02 Feb 2012

How will Queensland's new Strategic Cropping Land Act affect resources projects?

by Mark Geritz, Patrick Cranley

If you are planning a resource project and land you wish to develop is shown as potential Strategic Cropping Land on the trigger maps published by DERM, what needs to be done to get the project up and running?

The Strategic Cropping Land Act 2011 (Qld) commenced on 30 January 2012 and has implications for the resource industries in Queensland as it aims to protect areas of the State's land, defined as Strategic Cropping Land (SCL), from certain mining and petroleum exploration and development activities.

The Department of Environment and Resource Management (DERM) has published SCL trigger maps on its website which show potential SCL throughout the State.

If you are a proponent of resource projects and land you wish to develop is shown as potential SCL on the trigger maps, your options are:

  • if you accept the land is SCL, you will need to either comply with the Standard Conditions Code or provide an assessment of the impacts of your development to DERM in order for it to impose certain conditions required by the Act on the development before you get under way; or
  • if you do not accept that the land is SCL, you can apply to DERM to request a validation decision in relation to that land.

Don't agree?

If you do not agree that land identified on the trigger maps as potential SCL is actually SCL, you may undertake an on-ground assessment and request that DERM make a validation decision in relation to that land.

A validation decision assesses whether the land complies with the criteria for SCL set out in the Act. DERM may consider, among other things, the relevant zonal criteria and whether the land has the required cropping history to be SCL.

The process of asserting that the trigger maps are inaccurate may be time consuming and costly, and these costs will be borne by the proponents themselves. Further, as the Act does not give rights of access to land for the purpose of carrying out on-ground assessments, proponents may encounter further difficulties and / or costs in carrying out this assessment.

What if it is SCL?

If DERM determines that potential SCL is SCL or a proponent elects to accept the trigger maps as they are, then the impacts of a proponent's development on that land must be assessed as part of the existing assessment processes.

For resource activities, such as mining and petroleum projects, impacts on SCL will effectively be assessed as part of a proponent's environmental authority application. If a project is located on SCL, the environmental authority will not be granted until DERM has assessed the impacts of the project on that SCL and decided whether any conditions need to be imposed.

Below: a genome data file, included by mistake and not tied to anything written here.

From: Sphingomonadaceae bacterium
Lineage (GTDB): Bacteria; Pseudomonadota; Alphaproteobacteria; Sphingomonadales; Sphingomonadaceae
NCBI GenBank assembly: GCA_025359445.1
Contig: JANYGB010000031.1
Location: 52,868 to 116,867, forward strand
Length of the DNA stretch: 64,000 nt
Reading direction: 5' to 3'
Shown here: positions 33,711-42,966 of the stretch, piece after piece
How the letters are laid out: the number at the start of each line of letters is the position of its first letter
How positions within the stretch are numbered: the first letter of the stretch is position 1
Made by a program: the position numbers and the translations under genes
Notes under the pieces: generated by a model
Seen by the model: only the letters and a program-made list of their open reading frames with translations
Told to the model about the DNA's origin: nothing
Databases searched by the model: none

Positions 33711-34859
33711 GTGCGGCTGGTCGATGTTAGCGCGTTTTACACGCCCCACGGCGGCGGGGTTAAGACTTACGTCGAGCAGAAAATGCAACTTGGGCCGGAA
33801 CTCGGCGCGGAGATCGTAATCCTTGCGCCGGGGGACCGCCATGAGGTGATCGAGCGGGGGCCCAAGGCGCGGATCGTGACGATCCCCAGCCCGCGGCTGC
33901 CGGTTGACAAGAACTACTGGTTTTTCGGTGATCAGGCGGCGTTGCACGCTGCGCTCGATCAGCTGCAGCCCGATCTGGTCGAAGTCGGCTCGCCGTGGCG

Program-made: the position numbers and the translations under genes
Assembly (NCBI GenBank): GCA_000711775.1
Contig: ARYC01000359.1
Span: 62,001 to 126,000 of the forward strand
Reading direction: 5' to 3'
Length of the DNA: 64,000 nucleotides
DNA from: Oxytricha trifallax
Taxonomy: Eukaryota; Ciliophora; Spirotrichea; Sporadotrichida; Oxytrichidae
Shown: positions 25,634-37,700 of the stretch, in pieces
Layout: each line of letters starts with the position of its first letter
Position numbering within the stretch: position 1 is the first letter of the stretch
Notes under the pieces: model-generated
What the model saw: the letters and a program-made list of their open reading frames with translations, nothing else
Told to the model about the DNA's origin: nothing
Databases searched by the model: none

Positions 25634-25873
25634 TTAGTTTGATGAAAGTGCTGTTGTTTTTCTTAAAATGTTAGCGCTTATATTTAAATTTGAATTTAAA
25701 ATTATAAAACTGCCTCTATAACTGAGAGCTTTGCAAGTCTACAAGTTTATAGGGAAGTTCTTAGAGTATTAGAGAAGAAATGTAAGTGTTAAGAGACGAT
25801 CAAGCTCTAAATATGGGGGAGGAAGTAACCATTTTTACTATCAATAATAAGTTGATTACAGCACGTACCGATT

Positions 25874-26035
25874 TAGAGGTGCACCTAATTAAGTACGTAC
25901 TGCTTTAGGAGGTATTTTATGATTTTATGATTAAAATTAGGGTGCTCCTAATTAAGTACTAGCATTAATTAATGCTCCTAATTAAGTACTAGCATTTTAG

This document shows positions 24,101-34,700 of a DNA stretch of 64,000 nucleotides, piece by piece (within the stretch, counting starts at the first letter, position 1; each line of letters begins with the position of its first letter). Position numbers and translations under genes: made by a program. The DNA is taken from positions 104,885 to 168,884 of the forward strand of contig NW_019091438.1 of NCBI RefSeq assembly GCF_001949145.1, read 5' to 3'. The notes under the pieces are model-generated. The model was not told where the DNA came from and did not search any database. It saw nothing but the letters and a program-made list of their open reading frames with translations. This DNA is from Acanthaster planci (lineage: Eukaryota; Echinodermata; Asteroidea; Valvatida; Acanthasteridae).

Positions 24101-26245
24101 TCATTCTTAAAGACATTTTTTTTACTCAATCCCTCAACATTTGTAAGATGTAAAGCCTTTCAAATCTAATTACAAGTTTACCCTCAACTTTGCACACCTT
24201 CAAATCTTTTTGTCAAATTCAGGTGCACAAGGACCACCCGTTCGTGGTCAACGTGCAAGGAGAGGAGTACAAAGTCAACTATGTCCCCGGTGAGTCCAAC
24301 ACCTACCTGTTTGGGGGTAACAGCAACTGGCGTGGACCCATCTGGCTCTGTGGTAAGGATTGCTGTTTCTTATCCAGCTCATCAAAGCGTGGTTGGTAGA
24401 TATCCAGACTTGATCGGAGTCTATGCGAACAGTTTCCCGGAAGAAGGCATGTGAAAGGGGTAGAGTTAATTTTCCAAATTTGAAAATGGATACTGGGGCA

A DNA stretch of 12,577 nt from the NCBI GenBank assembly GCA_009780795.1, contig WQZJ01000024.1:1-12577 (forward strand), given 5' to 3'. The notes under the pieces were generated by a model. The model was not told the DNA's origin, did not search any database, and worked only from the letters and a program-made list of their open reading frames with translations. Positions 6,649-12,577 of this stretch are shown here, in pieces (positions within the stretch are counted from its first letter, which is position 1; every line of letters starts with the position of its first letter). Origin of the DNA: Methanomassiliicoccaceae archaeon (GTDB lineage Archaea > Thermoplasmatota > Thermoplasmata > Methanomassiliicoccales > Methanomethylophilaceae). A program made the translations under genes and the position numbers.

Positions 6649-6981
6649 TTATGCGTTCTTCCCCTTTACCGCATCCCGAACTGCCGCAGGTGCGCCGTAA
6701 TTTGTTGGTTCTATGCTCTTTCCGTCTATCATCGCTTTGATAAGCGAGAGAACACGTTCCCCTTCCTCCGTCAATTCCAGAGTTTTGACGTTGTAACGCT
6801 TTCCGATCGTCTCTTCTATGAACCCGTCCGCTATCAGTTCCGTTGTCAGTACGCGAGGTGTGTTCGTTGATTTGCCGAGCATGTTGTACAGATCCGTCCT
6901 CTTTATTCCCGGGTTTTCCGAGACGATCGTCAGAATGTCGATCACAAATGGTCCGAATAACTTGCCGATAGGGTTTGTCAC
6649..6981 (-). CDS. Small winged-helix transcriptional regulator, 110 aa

The greatest risks will be for projects with permanent impacts on SCL, as these impacts will only be permitted in exceptional circumstances. An application that exceptional circumstances apply to the development attracts a fee of $46,253.

As an alternative, for certain projects Proponents can elect to comply with a Standard Conditions Code, which has been published by DERM, in which case the standard conditions will become conditions of a proponent's environmental authority. This alternative may in certain circumstances expedite the assessment process as well as keep costs down. However, the Code is likely to be of limited use to resource projects as, while it covers certain exploration activities, it does not cover mining (surface or underground).

Might you be exempt?

There are exemptions available for some developments. Specifically, the Act will not apply to the following:

  • a development approval, environmental authority or resource authority (such as a mining tenement or petroleum authority) in force before the Act commenced (although the amendment, renewal or re-grant of such authorities may be caught);
  • an environmental authority application and its related mining lease or petroleum lease application that is subject to an EIS requirement, if the EIS stage was completed on or before 31 May 2011; and
  • an environmental authority application and its related mining lease or petroleum lease application if a draft environmental authority was given on or before 31 May 2011.

Having land mapped in the SCL trigger maps does not automatically prohibit any further development on that land. The trigger maps are a guide only and may be reassessed as above or certain exemptions may apply before developments can proceed.


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Clayton Utz communications are intended to provide commentary and general information. They should not be relied upon as legal advice. Formal legal advice should be sought in particular transactions or on matters of interest arising from this communication. Persons listed may not be admitted in all States and Territories.